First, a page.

OSU seafood research has helped create a surimi industry from fish no one wanted

Surimi seafood products from around the world.
Surimi seafood products from around the world are displayed at OSU's Surimi School in Astoria. (Photo by Lynn Ketchum.)
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OSU research and extension helped define technology and standards for international industry

Up to 3 million metric tons of fish are used annually to supply the world’s surimi market, a process where fish are turned into meal and modified to create seafood products. Standardized processing techniques are crucial to ensure safety for consumers and the natural environment.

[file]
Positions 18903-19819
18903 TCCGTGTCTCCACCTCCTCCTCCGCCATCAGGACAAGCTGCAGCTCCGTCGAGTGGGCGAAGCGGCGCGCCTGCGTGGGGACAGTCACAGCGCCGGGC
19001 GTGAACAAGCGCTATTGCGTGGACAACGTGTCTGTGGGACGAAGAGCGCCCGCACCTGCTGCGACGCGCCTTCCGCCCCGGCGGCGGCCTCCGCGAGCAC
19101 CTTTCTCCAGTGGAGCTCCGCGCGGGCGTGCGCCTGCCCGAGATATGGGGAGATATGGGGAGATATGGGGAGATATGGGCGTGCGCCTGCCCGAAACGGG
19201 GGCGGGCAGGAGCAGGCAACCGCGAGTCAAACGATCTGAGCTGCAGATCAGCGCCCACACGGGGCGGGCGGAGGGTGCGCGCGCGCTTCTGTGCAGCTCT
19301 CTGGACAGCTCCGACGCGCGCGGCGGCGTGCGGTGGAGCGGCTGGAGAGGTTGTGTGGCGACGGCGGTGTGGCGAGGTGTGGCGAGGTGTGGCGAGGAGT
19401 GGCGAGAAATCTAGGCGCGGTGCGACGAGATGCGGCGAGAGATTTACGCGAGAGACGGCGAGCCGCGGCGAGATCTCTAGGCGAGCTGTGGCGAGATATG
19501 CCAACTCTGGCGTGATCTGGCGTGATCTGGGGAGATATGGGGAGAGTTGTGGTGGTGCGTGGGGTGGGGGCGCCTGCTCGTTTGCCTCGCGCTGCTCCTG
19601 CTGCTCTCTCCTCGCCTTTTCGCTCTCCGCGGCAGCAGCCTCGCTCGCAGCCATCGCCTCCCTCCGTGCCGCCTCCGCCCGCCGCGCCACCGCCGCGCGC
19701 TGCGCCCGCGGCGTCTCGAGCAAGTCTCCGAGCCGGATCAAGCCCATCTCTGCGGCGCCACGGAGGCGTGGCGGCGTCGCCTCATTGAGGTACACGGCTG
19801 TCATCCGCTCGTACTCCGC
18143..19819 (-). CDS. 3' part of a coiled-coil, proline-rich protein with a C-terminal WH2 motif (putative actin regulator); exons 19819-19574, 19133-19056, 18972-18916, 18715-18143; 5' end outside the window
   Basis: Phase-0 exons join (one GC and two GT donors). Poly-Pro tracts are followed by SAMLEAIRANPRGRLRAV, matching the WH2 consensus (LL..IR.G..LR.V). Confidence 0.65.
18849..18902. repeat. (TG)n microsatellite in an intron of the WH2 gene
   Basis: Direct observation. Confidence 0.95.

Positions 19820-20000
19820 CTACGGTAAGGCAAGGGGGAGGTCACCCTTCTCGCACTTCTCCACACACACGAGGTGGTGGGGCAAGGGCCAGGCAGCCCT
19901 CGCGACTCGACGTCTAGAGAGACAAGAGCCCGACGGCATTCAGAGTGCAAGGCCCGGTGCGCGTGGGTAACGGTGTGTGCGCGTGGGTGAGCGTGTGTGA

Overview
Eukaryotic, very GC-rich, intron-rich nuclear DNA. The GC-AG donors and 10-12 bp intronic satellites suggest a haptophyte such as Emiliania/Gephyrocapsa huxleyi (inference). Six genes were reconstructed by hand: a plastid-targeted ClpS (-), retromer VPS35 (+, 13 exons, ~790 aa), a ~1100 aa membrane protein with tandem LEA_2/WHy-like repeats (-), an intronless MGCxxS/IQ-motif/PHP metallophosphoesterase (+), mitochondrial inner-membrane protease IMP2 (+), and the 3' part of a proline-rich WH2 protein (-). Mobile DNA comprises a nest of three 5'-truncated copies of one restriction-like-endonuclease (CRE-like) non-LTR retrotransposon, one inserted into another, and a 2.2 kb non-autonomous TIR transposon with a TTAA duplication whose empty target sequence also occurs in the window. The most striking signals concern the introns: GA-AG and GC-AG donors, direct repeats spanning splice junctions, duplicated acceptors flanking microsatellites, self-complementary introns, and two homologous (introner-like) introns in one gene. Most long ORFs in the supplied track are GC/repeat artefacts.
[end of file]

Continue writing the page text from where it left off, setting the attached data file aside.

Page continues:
For the past 20 years, OSU food scientist Jae Park has advanced surimi research through the international Surimi School that he began in 1993, the Surimi Industry Forum (begun in 2001), and his comprehensive textbook Surimi and Surimi Seafood (2nd edition 2005).  His industry outreach has expanded to Europe, Japan, and Asia.

Additionally, Park shares two U.S. patents for the development of new seafood-heating techniques that increase energy efficiency, reduce cooking space, and reduce disease outbreak. Both of these techniques have been adopted by the seafood industry which have over a $2.4 million impact. In 2011 Park won the Harold M. Macy Food Science and Technology Award for his outstanding scholastic achievements in surimi research.

Contact: Jae Park

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